When History Can Be Viewed by All

A Washington Post photo Friday of Alexander Ovechkin in triumph moments after his latest heroic score included in its caption the note that the goal had garnered “more than 100,000 YouTube views.” Indeed it has.

More than a million, in fact. Easily. 
YouTube Screen Capture of "The Sequel"
I had good fun Friday night with a couple of Caps’ communications staffers tallying up just how many views of the video had been acknowledged in the accounting metrics of the Web. YouTube not only tells a visitor what the site’s most popular videos are, and how often an individual clip has been viewed, but it offers illuminating details in an Honors for this video tab. It is there that we learn of a remarkable breadth of designations for the video as “Most viewed” and “Most discussed” around the world. More specifically, as of Saturday morning’s second cup of coffee the video clip had garnered designations including:

  •  The #2 most discussed sports video of the week in Canada;
  •  The #6 most viewed sports video in Russia;
  •  The #1 Top rated sports video in Canada;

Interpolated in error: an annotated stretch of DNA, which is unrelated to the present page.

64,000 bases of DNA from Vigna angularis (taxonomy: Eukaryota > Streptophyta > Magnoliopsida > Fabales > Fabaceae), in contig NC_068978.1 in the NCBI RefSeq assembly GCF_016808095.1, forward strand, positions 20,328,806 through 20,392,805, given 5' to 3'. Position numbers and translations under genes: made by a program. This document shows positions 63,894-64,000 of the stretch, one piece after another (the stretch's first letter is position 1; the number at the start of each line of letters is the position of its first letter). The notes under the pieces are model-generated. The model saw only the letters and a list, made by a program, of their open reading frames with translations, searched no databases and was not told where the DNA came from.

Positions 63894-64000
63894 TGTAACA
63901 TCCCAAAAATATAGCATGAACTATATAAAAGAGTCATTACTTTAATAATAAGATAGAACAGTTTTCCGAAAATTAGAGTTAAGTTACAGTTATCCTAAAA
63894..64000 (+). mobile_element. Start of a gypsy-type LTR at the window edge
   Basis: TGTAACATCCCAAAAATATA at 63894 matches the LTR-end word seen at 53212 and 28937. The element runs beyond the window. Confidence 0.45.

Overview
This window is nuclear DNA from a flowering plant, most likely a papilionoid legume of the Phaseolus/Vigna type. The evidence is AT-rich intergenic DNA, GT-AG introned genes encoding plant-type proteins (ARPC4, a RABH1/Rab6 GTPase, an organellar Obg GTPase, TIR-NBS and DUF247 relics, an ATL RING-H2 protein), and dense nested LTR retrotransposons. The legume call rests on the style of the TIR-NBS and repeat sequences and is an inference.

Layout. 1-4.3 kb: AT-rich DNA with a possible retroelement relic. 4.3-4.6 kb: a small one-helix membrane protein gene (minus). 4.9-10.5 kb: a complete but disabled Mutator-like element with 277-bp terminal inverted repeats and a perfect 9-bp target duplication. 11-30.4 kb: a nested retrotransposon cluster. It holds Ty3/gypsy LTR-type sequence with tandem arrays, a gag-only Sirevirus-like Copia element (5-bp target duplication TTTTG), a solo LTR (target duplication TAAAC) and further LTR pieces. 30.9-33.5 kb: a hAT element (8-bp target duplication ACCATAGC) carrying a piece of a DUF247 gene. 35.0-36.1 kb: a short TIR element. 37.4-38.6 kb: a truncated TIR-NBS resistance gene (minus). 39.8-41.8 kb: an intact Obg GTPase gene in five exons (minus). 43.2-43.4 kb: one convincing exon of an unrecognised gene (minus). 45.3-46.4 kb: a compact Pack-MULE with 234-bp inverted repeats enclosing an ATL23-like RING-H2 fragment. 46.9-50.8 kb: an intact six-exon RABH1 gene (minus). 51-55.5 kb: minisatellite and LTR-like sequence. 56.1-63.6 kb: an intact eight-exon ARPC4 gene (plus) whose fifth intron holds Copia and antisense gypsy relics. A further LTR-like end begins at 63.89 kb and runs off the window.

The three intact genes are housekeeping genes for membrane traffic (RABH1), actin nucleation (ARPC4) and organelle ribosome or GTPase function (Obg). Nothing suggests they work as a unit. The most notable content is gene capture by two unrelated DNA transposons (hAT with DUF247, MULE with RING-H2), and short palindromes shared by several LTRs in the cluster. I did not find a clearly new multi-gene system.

•  The #6 most discussed sports video in all of YouTube.

Now then, when it comes to tallying total hits, we’re tasked with making some educated guesses and some loose fly-by additions, but here again YouTube affords some telling data. For starters, there are more than 40 individual uploads of the Ovi Outlandishness there, many of them garnering thousands of views each. The most commonly viewed of them as of this morning had earned just under 570,000 views. Nearly a thousand people took the time to make comments about it, too.

But the second-most commonly viewed version of the clip had more than 200,000 views in its own right. And if you scroll down the Statistics and data tab for the most viewed version, you’ll notice that a blogger buddy of ours with a Polish-sounding last name has a site responsible for more than 300,000 referrals, if you will, to Ovi’s latest YouTube craze.

Again, we’re tallying merely the views accounted for it at YouTube. The Caps’ site has its own version of the feat, with tens of thousands of views. And NHL.com does as well. Moreover, both at YouTube and NHL.com the goal Wednesday night has quickly become amalgamated within “Best of Alexander Ovechkin”-themed videos. Those would somehow need to be accounted for if you were interested in determining just how popular a video moment our no. 1 left wing authored this week.

Admin note: Most of the YouTube videos have been of the TSN feed from Canada. We thought we’d also highlight Joe B‘s call from the local Comcast SportsNet broadcast. Click the HD link for an even better picture.

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1 Response to When History Can Be Viewed by All

  1. amberlynne says:

    Aww. Thanks for the local call version. I was getting really tired of Pierre screaming at me in the other one.

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